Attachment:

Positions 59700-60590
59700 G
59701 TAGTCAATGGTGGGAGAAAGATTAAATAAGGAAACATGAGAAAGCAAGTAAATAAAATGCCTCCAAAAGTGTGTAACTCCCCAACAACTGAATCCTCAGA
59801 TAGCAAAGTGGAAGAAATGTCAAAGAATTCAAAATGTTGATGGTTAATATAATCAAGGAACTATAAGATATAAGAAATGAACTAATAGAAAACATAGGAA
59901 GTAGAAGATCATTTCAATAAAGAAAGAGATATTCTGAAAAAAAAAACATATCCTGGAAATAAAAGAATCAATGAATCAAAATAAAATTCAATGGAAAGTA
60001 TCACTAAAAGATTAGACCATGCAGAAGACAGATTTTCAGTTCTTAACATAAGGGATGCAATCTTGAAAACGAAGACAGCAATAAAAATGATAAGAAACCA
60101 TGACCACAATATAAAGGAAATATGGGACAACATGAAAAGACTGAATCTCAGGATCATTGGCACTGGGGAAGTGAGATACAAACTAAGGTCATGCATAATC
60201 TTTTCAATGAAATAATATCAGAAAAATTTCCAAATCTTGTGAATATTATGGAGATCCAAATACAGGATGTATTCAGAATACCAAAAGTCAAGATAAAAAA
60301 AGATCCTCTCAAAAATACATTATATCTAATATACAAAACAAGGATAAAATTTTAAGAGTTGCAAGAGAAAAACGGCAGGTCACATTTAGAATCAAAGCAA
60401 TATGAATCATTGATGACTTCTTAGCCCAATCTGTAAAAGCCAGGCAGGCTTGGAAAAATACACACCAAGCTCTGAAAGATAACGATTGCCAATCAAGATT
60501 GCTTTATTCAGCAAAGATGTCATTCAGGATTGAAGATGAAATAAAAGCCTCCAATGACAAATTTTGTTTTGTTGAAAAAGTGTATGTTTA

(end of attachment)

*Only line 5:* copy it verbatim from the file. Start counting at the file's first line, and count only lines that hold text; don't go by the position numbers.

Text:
59901 GTAGAAGATCATTTCAATAAAGAAAGAGATATTCTGAAAAAAAAAACATATCCTGGAAATAAAAGAATCAATGAATCAAAATAAAATTCAATGGAAAGTA